Boston College did its best to slow the tempo, but it could not slow down Bryce Cotton, the Friars' dynamic and diminutive senior guard. Cotton needed 20 shots to score his 28 points, and he was frequently out of control (six turnovers), but he is still fun to watch. The Friars needed him to play that way because their best inside player, 6-9 senior Kadeem Batts, was a step slow all night. He shot 2-for-11 and fouled out in 29 minutes.
Look, I understand that players, coaches, fans and Pete Thamel will get frustrated watching games like this as everyone gets adjusted to the new rules governing physical play. But that's a small price to pay for a better, cleaner game. At least the refs consistently applied the rules from start to finish. They've adjusted to the new rules. The players and coaches will have to do the same.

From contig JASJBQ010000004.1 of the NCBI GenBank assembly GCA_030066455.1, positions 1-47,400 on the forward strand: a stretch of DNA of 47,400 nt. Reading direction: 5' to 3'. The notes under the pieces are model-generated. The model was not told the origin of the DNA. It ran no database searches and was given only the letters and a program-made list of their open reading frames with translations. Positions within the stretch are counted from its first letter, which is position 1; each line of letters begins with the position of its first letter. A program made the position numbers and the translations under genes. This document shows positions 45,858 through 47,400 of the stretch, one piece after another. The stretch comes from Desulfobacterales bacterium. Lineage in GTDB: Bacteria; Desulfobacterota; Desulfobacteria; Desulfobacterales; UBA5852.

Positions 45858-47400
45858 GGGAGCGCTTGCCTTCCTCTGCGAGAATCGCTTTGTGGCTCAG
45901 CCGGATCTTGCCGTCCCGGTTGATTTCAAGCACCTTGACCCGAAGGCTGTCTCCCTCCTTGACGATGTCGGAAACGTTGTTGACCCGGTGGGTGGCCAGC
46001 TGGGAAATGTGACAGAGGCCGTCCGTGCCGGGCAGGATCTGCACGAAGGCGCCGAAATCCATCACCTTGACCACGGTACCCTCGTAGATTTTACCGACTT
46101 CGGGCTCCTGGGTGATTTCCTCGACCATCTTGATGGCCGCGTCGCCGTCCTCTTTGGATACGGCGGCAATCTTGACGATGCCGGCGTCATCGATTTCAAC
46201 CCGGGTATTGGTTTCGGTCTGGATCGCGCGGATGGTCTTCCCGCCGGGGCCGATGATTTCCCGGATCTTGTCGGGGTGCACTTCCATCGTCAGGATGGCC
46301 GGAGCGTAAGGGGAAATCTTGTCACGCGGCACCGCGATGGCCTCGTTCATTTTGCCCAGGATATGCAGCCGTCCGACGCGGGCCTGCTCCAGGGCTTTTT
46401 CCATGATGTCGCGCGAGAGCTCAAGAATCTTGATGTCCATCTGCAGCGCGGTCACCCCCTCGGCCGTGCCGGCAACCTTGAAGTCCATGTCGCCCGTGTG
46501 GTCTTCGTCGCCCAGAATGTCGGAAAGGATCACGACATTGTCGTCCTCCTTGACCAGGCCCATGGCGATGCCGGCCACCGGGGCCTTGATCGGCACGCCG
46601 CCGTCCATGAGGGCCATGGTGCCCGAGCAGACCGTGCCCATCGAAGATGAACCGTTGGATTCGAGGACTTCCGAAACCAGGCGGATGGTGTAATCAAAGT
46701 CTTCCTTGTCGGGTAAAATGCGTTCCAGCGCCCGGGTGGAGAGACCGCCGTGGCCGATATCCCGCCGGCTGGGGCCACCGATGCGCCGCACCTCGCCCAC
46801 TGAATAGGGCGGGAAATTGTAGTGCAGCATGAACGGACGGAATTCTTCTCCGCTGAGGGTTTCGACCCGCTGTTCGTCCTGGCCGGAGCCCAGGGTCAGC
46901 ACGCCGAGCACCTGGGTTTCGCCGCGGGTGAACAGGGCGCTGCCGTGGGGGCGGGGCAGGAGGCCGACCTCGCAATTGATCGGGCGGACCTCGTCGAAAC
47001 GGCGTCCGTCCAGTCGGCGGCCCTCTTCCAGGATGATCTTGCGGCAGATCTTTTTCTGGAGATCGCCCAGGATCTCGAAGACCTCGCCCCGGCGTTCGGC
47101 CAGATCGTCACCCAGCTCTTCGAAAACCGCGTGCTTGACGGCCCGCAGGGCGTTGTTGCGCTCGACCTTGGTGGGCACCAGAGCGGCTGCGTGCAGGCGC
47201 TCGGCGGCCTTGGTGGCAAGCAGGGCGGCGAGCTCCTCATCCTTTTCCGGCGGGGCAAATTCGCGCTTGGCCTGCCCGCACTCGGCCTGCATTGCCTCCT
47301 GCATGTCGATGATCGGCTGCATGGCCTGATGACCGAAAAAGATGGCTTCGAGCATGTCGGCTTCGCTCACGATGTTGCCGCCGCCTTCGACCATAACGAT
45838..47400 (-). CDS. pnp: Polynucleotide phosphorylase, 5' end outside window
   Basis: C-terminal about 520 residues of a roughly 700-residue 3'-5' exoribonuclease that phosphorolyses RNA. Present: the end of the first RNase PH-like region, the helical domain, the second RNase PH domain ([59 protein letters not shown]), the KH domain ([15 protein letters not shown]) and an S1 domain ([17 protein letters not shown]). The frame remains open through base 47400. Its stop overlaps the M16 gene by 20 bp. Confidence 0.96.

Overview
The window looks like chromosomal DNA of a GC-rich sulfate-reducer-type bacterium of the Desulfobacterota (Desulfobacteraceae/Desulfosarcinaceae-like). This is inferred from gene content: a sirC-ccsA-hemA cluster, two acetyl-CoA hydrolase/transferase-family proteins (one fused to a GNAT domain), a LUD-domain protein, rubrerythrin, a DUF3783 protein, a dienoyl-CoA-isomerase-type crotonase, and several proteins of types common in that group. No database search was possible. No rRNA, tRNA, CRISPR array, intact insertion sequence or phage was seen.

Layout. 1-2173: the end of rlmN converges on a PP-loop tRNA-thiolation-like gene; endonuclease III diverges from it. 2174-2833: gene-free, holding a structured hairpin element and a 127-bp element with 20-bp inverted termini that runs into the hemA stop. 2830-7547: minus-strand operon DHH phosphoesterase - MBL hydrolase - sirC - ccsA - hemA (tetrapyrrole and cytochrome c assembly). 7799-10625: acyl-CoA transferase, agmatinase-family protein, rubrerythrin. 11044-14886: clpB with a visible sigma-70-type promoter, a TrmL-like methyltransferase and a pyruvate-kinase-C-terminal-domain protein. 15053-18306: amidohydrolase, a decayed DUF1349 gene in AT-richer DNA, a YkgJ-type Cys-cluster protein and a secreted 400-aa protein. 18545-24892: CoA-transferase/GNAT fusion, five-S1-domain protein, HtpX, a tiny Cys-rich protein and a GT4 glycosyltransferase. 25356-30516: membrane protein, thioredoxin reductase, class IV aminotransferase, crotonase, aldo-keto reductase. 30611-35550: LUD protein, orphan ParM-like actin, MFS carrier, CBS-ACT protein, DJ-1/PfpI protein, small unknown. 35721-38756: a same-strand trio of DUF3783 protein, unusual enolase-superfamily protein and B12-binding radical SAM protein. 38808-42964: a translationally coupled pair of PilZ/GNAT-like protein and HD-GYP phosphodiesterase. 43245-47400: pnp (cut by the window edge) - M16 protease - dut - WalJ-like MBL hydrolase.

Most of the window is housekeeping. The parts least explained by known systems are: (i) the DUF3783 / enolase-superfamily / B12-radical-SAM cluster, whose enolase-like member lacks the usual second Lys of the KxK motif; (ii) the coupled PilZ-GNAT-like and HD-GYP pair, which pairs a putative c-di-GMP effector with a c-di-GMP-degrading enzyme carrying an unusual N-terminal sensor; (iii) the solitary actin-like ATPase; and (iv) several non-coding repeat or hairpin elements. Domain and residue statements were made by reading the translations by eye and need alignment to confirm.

Five Games I'm Psyched To See This Week
People can call ESPN the Evil Empire all they want, but give the guys in Bristol credit for creating the Champions Classic as a way to close out their 24-hour marathon. I've already staked my lot by tapping the Spartans as my No. 1 team, but I do believe that Kentucky will have the best player on the floor in Julius Randle. It may not be enough, but it's a start.
Prediction: Michigan State 77, Kentucky 74
Kansas vs. Duke, Tuesday, 9:30 p.m., ESPN
You will notice below that I voted Kansas ahead of Duke in my preseason poll, but after watching each team play its season opener, I've concluded that Kansas might be the better team at the end of the season, but Duke is better right now. The Wiggins vs. Parker storyline is going to be tantalizing, but Parker is surrounded by older players. If this were late February, I could imagine Kansas 7-foot freshman Joel Embiid exploiting Duke's lack of a formidable big man, but the youngster isn't ready to command such a big stage just yet.
Duke 85, Kansas 78
Florida at Wisconsin, Tuesday, 9 p.m., ESPN2